Jackstays and Lifelines

Jackstays and Lifelines

What are Jackstays?

Jackstays lay along the deck for you to clip onto with your harness safety line, also known as a safety tether.

Jackstays can be made from rope, wire or webbing.

The Jimmy Green Marine Rigging Team...

What are Jackstays?

Jackstays lay along the deck for you to clip onto with your harness safety line, also known as a safety tether.

Jackstays can be made from rope, wire or webbing.

The Jimmy Green Marine Rigging Team produce Custom Made Jackstays and Lifelines, made to measure in webbing or stainless steel wire. Jimmy Green Webbing Jackstays are produced in house by the Jimmy Green Sewing Team on a modern, automatic profile, industrial machine using the same stitch pattern as EN1095 safety lines so you can rely on their strength and durability.

High tenacity 25mm polyester webbing is ideal for webbing jackstays:

  • MBL 2000kg, available in Blue, Red, Yellow and Black
  • MBL 3000kg, available in White

The 25mm webbing will fit comfortably onto the pin of our Extra Wide Stainless Steel Shackles.

Custom Build Instructions

Jackstays or Lifelines

The reasoning behind Webbing

Webbing lies flat so is less obtrusive and is kinder to your deck.
Wire and rope may tend to move or roll under your feet.
Wire can be PVC coated to prevent any damage to your deck but this increases the diameter and therefore exacerbates the 'roll' problem.
Rope will need to be either more substantial in diameter or relatively 'high tech' in order to achieve the same breaking strain.

Strength Comparison

4mm 1 x 19 stainless steel wire, MBL = 1400kg
5mm 1 x 19 stainless steel wire, MBL 2190kg
High Tenacity Polyester Jackstay Webbing, MBL = 2100kg or 3000kg
The majority of jackstays produced are from the 2100kg webbing but we also supply stronger webbing, MBL 3000kg
N.B. All wire/rope splicing and sewing marginally reduces the breaking strain of the finished product.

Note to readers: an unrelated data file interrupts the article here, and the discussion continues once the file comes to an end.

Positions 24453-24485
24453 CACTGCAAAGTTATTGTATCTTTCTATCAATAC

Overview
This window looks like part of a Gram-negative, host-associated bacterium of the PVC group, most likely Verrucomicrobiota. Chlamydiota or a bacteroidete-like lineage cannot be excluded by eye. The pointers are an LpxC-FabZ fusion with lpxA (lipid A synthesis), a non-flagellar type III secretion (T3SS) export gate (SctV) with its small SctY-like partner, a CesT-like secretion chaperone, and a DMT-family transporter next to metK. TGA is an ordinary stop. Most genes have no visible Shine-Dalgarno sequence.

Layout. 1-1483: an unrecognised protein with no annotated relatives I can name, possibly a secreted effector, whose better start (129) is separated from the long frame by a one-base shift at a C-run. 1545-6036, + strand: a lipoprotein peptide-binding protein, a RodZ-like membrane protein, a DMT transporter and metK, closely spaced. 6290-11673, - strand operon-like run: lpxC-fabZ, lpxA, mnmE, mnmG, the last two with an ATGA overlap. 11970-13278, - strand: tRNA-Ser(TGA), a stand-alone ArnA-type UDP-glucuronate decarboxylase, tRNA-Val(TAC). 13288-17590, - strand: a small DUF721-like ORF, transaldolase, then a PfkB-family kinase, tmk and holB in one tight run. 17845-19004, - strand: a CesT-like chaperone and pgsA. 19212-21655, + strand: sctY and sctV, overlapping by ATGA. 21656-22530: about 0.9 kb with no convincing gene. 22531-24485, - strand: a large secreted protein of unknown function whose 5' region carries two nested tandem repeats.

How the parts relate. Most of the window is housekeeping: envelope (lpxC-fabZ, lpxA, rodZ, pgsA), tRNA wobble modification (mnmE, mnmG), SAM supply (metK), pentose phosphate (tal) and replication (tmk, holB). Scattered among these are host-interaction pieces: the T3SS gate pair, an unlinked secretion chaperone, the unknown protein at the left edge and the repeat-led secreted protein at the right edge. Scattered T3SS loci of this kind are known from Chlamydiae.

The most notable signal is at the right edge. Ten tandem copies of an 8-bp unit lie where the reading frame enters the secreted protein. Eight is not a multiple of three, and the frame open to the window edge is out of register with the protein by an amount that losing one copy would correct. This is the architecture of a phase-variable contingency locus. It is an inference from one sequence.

Fitting Considerations

  1. Safe Attachment - It is important to be able to clip on to the jackstay line while you are in the cockpit and still be able to venture as far forward (and aft) as possible without having to detach yourself. 
    This means that the jackstay line needs to 'overlap' the cockpit domain (it should at least run by the outside of the coaming so you can reach it from inside the cockpit) It also needs to negotiate a path around or over the natural obstacles such as hatches, lower shrouds, grab rails, cleats, windlasses, bollards etc. so that the person clipped on to the jackstay line has a clear path to the forestay/pulpit (or pushpit)

  2. Man Overboard Prevention - the path forward should be as near the centre line as practicable 
    e.g. inside shrouds, over but commonly around the curve of the coachroof.
    Clipping on to a jackstay that is too near the guardrail may result in you dangling in the water, especially if you are outside the leeward rail with the yacht heeled going upwind.

N.B. The MAIB SAFETY BULLETIN 1/2018 has highlighted the importance of routing any jackstay or lifeline in such a way as to minimise the chances of a hook getting caught underneath any deck fitting and mooring cleats in particular.